Student Veteran Helps Others Seeking Higher Education
Posted on September 17, 2015 by Joy Washington
Kyle Parrish, 31, president of the University of South Alabama’s Student Veterans Association, knows firsthand the unique challenges veterans can face when transitioning to a university campus.
Parrish served two tours of duty in Iraq as a sergeant in the U.S. Marine Corps, and he is determined to make a difference for other veterans seeking higher education. As a senior at Mobile’s McGill-Toolen High School in 2001, the tragedy of 9/11 touched his patriotic button and led him on a path to serve his country. Now that he has sacrificed and served, he’s using his post 9/11 GI Bill to pay for his tuition and books. His goal is to earn a bachelor’s degree in education when he graduates in May 2016. He plans to apply for graduate school, and his dream job upon completing that degree would be in education administration.
Many veterans like Parrish come home from war and decide to go to college. But some may struggle to transition from the battlefield to civilian life. Sometimes faculty and other students don’t understand or even know that student veterans are dealing with combat trauma issues, he said.
“It’s quite difficult for veterans to fit in sometimes and even connect with students, faculty and staff who are not veterans,” he said. “As student veterans, we are on a completely different level of life based on our experiences on the battlefield. And we needed a place on campus that’s a safe haven to study, fellowship, empower and support each other.”
That safe haven now exists, and he’s grateful to the more than 100 student veterans, faculty, staff and local veterans who came out recently to support the opening of the Student Veterans Resource Study Room located in the Academic Services Center on USA’s main campus. He and the student veterans are also appreciative to the University for donating the space for the room, along with the $10,000 Home Depot grant received to purchase the furnishings, appliances, a television and other essentials.
Parrish is also working to build relationships with local veterans’ organizations so that student veterans who suffer from post-traumatic stress due to combat trauma can have the specific help they need.
“With the rising veterans’ suicide rate nationally,” Parrish noted, “I want student veterans at South Alabama to know there are resources to help them thrive, live a healthy life and graduate with a degree.”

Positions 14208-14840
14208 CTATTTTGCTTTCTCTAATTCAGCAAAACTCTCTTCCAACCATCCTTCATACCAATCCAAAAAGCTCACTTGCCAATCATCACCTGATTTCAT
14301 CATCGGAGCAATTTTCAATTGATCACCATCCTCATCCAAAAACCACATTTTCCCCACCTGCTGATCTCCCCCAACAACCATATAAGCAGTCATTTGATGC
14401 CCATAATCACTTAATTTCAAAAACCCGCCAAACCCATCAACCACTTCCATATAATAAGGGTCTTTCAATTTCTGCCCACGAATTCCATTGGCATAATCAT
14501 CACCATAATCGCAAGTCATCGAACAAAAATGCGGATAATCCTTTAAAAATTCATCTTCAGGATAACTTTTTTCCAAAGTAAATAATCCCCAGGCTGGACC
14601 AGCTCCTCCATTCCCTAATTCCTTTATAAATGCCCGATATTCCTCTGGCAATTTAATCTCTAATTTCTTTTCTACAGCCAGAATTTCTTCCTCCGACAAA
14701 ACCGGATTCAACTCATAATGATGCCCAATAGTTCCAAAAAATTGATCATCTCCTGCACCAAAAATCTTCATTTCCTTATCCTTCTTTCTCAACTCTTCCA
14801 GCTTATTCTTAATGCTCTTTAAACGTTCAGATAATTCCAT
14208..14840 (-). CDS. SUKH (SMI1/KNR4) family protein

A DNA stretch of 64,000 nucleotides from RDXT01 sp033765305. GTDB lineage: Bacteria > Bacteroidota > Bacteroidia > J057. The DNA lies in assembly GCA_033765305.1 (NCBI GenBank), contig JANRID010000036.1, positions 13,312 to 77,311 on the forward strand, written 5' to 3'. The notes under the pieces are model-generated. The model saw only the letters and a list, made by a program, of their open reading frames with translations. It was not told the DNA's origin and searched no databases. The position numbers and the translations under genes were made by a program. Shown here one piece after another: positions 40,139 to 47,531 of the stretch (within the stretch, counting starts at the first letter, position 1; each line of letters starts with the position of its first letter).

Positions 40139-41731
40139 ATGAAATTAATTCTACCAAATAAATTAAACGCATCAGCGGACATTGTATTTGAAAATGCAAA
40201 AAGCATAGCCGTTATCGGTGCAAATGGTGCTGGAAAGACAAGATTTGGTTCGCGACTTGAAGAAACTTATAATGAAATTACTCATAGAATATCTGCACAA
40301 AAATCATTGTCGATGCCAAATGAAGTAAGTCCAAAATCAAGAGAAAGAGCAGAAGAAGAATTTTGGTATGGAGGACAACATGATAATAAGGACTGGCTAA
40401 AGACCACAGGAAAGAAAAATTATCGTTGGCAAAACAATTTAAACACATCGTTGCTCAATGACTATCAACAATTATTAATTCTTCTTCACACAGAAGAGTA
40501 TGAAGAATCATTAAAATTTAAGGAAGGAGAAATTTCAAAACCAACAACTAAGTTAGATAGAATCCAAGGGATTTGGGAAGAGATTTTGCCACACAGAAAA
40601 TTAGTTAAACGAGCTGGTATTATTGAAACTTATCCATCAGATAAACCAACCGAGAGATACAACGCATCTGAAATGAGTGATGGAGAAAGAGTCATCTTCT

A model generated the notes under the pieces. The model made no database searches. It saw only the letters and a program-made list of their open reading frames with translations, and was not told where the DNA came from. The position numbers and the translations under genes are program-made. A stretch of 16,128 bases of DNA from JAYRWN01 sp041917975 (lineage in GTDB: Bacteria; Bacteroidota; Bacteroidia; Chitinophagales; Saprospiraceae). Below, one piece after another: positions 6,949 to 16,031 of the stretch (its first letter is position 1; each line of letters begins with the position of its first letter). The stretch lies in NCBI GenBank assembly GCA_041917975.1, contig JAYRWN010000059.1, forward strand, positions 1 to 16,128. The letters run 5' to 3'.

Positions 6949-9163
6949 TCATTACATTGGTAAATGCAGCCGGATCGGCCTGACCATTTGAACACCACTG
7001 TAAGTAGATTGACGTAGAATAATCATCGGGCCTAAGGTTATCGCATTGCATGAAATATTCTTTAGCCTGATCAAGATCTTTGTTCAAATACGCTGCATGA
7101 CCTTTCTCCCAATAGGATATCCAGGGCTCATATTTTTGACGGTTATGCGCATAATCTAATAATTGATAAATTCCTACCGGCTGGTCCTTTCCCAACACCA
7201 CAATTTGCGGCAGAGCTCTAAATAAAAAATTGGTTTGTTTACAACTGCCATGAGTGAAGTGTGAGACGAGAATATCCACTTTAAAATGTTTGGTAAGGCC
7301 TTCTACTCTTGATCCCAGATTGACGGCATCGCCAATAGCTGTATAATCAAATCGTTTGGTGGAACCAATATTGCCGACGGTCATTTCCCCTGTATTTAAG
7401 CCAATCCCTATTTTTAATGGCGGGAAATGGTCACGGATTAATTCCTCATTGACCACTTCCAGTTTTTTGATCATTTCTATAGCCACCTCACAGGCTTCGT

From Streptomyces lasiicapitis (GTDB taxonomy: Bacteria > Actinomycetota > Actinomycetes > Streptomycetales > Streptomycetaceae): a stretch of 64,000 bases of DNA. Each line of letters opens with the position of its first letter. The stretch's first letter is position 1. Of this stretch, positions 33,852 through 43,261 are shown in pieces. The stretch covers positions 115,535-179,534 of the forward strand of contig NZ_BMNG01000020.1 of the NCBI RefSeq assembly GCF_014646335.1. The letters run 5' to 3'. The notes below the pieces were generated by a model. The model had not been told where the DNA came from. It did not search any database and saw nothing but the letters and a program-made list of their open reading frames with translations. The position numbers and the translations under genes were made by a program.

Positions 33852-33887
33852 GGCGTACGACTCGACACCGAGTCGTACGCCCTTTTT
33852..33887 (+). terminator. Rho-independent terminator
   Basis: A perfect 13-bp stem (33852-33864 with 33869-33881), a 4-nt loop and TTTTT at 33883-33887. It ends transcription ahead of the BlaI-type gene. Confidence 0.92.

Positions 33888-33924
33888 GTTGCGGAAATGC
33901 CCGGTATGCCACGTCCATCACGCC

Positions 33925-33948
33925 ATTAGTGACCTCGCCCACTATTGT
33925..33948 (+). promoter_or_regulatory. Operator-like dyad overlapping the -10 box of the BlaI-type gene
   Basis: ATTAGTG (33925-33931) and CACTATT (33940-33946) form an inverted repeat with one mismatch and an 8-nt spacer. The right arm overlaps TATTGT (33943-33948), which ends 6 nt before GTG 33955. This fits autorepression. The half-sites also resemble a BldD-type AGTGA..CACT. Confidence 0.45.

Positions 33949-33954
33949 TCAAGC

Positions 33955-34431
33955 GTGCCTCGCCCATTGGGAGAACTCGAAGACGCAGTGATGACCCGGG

Student veterans are supported by the USA Veterans Affairs Office and the University Veterans Affairs Committee. “We are honored to support Kyle and other student veterans,” said Kelly Osterbind, University registrar, whose office oversees the Veterans Affairs Office at USA. “We know that they have some of the highest grade-point averages of all students, and they know how to balance family, work and study time well.”
As the leader of the Student Veterans Association at USA, Parrish wants the 920 student veterans to benefit from what he calls the “Beacon of Hope.” There’s so much that the student veterans have to learn as they transition from the battlefield to the classroom, and Parrish knows that being connected and having a special place on campus just for student veterans will help them have a richer college experience.
Parrish is not only motivated by his passion for issues concerning his fellow student veterans, he’s also inspired by the legacy of his uncle, John Counts, who was a member of the charter class of South Alabama. Counts received his bachelor’s degree in business and management. Counts later became the first graduate of the University to become a member of the Board of Trustees in 1980. He served as vice chair of the executive committee until 1995. The John Counts Room in the Mitchell Center is named in his honor.
“I am proud of my uncle’s accomplishments,” Parrish expressed. “I wake up every day knowing that I am on a mission to share my gifts and talents.”
Parrish is not only grateful to the support he’s receiving at South Alabama; he is also thankful to have married the love of his life, Anna-Lisa. They have two young children, William, 6, and Kylie, 4.
“My family means the world to me,” Parrish noted. “It wasn’t by accident that I was stationed in California. It was meant for me to meet my wife and for us to have two beautiful children.”
Parrish knows it’s important to have a supportive family, and his wife says because of who Parrish is, it makes it easy for her to support and love him.
“I am so proud of his service to our country,” said Parrish’s wife. “I am also inspired by his hard work and dedication as a student at South Alabama. I know he’s committed to serving the student veterans, and I am proud the University is providing a special place for them to call home.”
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